Channing Frye was a young player on a young team before, first in New York and then in Portland.

"I think the average age of our team is 23," Frye said on a recent podcast with Kris Habbas, of this year's Suns. "I've been on a young team before. The best thing for a young team is a stable line. Not emotionally too high, not emotionally too low."

Frye would know. He's seen both the good and the bad of being on a young team.

The Big, Rotten Apple

In New York, Frye was part of the hellish whirlwind called the Isaiah Thomas tenure. In Frye's rookie season, 2005-06, which turned out to be his best until joining the Suns years later, the Knicks went 23-59 under Larry Brown. That Knicks team was gawdawful, a mishmash that spiraled out of control. Sounds like the Suns of 2012-13 right?

That team's veteran leaders were Stephon Marbury (28), Steve Francis (28) and Jalen Rose (33). Marbury and Francis spent a lot of time on the floor together that season, with shooters Rose and Jamal Crawford joining them on the wing.

Channing's second year was no more fun, and hardly better. The Knicks went 33-49 (a ten game improvement) with Thomas at the controls to coach his own team. Marbury, Francis and Crawford were back, along with Eddy Curry and former Sun Quentin Richardson. The best part of the season was the bench, headlined by David Lee, Nate Robinson, Renaldo Balkman, and Frye.


Frye was traded that summer when Portland swapped Steve Francis' contract for Zach Randolph's. Portland's sun began to shine that day, while New York's got even murkier.

In Portland, Channing had a new lease on life with a truly young team.

"Back in Portland," Frye said. "We had Brandon Roy and LaMarcus Aldridge. We were really young, and I asked the fans to support us while we're young and bring their kids because we were going to be together for a while. It's good to have that support through our progress as we get better throughout the year."

Frye loved Portland and still keeps a home their today, despite only playing two seasons where he barely started any games.

Only five active players from that 2007-08 Blazers playing rotation had more than three years' experience in the NBA, and only two of those (Joel Przybilla, Raef Lafrentz) had more than four. Buoyed by young players Brandon Roy, LaMarcus Aldridge, Travis Outlaw and Martell Webster, the Trailblazers fought to 41-41 finish, finishing just short of the playoffs. And that was with rookie #1 overall pick Greg Oden recovering from a knee injury. The future was bright in Portland.

As a backup center, Channing Frye produced 6.8 points, 4.5 rebounds in 17.2 minutes per game. The next season, Portland got a LOT better, finishing 54-28 even without the services of Greg Oden. Frye's role diminished after he was moved to backup PF behind Aldridge.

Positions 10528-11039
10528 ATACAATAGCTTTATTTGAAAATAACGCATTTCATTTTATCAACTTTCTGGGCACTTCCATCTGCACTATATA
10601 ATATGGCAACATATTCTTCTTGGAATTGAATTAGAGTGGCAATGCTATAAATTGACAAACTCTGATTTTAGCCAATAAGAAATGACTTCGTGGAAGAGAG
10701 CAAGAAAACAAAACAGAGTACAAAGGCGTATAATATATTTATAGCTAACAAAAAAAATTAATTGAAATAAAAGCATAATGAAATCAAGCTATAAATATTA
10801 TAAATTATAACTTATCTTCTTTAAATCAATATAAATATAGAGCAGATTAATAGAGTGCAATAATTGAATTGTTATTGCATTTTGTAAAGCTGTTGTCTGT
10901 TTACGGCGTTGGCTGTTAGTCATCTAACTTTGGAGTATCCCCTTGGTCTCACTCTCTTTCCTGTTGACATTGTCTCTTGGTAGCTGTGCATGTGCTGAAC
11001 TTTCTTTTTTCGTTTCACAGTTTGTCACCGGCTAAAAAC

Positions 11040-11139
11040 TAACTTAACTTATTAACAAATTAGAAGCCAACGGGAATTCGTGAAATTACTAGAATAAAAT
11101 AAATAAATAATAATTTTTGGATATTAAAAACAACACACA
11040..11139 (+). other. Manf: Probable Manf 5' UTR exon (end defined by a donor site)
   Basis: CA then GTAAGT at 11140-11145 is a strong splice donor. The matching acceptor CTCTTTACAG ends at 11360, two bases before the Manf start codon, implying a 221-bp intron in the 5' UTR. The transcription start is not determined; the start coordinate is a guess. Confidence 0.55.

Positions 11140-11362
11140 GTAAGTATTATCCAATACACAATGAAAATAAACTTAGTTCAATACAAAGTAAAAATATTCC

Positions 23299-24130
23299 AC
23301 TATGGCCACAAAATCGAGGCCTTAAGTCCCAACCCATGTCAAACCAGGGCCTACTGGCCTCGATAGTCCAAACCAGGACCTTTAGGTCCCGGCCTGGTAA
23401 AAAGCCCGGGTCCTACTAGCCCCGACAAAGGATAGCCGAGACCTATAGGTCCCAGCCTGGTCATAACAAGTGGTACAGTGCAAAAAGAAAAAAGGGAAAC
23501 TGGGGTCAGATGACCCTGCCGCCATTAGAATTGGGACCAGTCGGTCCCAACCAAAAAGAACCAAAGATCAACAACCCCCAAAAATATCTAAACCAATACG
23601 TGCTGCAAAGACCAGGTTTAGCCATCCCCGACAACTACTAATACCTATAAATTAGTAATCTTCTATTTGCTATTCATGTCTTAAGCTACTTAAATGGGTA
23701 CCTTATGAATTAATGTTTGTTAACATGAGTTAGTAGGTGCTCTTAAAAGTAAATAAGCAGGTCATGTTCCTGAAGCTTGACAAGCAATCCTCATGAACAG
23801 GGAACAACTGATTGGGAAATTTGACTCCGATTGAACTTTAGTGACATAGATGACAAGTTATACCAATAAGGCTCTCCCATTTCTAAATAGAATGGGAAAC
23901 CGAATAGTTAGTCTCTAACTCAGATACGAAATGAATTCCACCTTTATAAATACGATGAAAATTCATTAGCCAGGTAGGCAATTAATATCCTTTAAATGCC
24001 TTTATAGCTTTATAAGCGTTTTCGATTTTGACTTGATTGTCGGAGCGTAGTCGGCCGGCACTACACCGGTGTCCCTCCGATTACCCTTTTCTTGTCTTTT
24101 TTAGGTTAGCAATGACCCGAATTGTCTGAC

The Desert Calm

This Suns team doesn't offer the high end prospects that Blazers team promised. Young Brandon Roy ain't walking through that door. Neither is LaMarcus Aldridge. Or even the dream of a healthy Greg Oden.

But at least these Suns aren't like the 2012-13 version any more, or the 2005-06 Knicks he first experienced. The Suns aren't trying to straddle the fence between youth and experience. Too many veterans get frustrated when they can't win games at a regular clip. They get angry, quiet and closed off.

On the other hand, a young team can keep up the hope of the future without living too much in the past.

These Suns are a year or two behind the Portland squad, before Channing's time with them. This Suns team is just now trying to draft the next stars, and in the meantime is trying to keep fans interested. Last year, with too many veterans, was a total flop.

What can Channing bring to this team that Jared Dudley and Luis Scola could not?

"What I can bring to the table is I've been in every situation," Frye told Kris Habbas for Bright Side. "I've started, I've won, I've lost, I haven't started, I haven't played, had DNPs. I've been in every position you can imagine on a team. For me, just to be able to talk to guys on the side, I'm not gonna be the hoo-rah guy, that's just not me, I can't do that every night. I'm more quiet, let me talk to you on the plane ride back."

Frye plans to be more like Steve Nash and Grant Hill, his mentors once he came to the valley and discovered his three-point shooting stroke that saved his career.